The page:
There are three more asbestos misconceptions to dispel.

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Asbestos is a dangerous substance. After all, it’s not only against the law to use, but it’s also harmful to people’s health.

Asbestos is extremely toxic, so knowing what it is, how to recognise it, and why it is so deadly is crucial. However, there are still a few myths concerning the substance, so how can you tell the truth from the lies?

Some of these myths have already been explored in a previous blog, but there are still a few that exist. We’ll debunk three more falsehoods in this section, putting the record right once and for all.

1. Asbestos is not dangerous in all forms.
Bad, wrong, and more wrong. Although there are various distinct forms of asbestos, they are all equally deadly. Don’t make the mistake of thinking that some are better or less dangerous than others.

Although chrysotile is by far the most prevalent variety of asbestos, there is also amosite, crocidolite, tremolite, actinolite, and anthophyllite to be concerned about, all of which are as deadly. You might get into a lot of trouble if you disrupt any form of asbestos.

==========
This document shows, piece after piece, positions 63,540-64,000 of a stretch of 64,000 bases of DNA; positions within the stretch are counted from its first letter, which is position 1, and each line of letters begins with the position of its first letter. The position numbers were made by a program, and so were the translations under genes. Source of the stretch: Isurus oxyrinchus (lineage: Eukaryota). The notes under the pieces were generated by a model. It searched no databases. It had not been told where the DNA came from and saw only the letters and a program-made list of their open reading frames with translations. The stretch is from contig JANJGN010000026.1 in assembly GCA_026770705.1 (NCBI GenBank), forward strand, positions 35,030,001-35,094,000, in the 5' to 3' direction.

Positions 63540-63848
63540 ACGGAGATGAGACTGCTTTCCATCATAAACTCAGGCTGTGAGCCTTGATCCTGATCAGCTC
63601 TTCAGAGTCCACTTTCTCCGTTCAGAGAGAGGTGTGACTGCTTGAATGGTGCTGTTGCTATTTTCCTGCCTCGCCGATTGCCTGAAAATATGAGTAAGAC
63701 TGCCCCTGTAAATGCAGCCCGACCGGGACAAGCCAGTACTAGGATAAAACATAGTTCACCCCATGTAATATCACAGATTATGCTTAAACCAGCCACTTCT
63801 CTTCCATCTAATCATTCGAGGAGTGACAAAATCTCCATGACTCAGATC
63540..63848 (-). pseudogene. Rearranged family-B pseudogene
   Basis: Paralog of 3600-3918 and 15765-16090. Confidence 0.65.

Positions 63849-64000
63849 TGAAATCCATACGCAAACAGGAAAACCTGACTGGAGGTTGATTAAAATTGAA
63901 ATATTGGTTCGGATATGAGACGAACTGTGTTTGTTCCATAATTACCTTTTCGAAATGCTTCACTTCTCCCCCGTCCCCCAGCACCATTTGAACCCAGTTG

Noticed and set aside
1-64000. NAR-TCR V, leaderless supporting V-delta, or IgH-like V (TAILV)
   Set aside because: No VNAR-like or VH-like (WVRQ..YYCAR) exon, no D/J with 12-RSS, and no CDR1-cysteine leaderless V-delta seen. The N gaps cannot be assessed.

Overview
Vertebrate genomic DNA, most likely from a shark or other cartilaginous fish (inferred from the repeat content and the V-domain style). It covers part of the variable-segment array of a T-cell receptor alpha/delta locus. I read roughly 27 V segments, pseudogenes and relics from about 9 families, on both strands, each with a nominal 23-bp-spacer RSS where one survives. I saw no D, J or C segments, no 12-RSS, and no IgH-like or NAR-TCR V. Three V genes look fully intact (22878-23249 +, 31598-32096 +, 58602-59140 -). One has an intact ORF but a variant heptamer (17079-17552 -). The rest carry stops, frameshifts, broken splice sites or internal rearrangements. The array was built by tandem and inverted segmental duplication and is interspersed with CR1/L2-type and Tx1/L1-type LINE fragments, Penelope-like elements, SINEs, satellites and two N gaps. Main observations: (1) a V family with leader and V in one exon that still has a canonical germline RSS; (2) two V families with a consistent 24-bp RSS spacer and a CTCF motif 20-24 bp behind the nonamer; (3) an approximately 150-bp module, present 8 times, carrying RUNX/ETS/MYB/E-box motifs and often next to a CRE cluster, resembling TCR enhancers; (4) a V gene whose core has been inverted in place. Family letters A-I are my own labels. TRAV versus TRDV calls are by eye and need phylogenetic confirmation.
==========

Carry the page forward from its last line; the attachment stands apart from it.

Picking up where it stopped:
2. Diseases caused by asbestos are infectious.
When asbestos-containing materials are disturbed or destroyed, minute fibres are released into the air. People in the area can inhale the particles and acquire mesothelioma, asbestosis, or another asbestos-related illness as a result.

Fortunately, neither of these disorders is infectious. When families of construction workers began to get ill with related illnesses, the belief that they were communicable arose. The reason for this was most likely because the construction worker, or anybody else who had been working with asbestos, had carried asbestos microfibres into the family house through their clothing.

3. Asbestos is solely a problem for factory and construction employees.
When it comes to construction workers, another popular myth is that only those who work in close proximity to asbestos are at risk. This is untrue once more. The only reason industrial and construction workers are commonly connected with asbestos is that they spend more time in close contact to it, increasing their risk of exposure.

Asbestos, on the other hand, may impact anybody, anywhere. You might be impacted if you breathe in air containing its minute fibres, whether or not you work in construction.

Contact us right away if you think you could have asbestos in your home or on your job site. We’d be pleased to help in any way we can.

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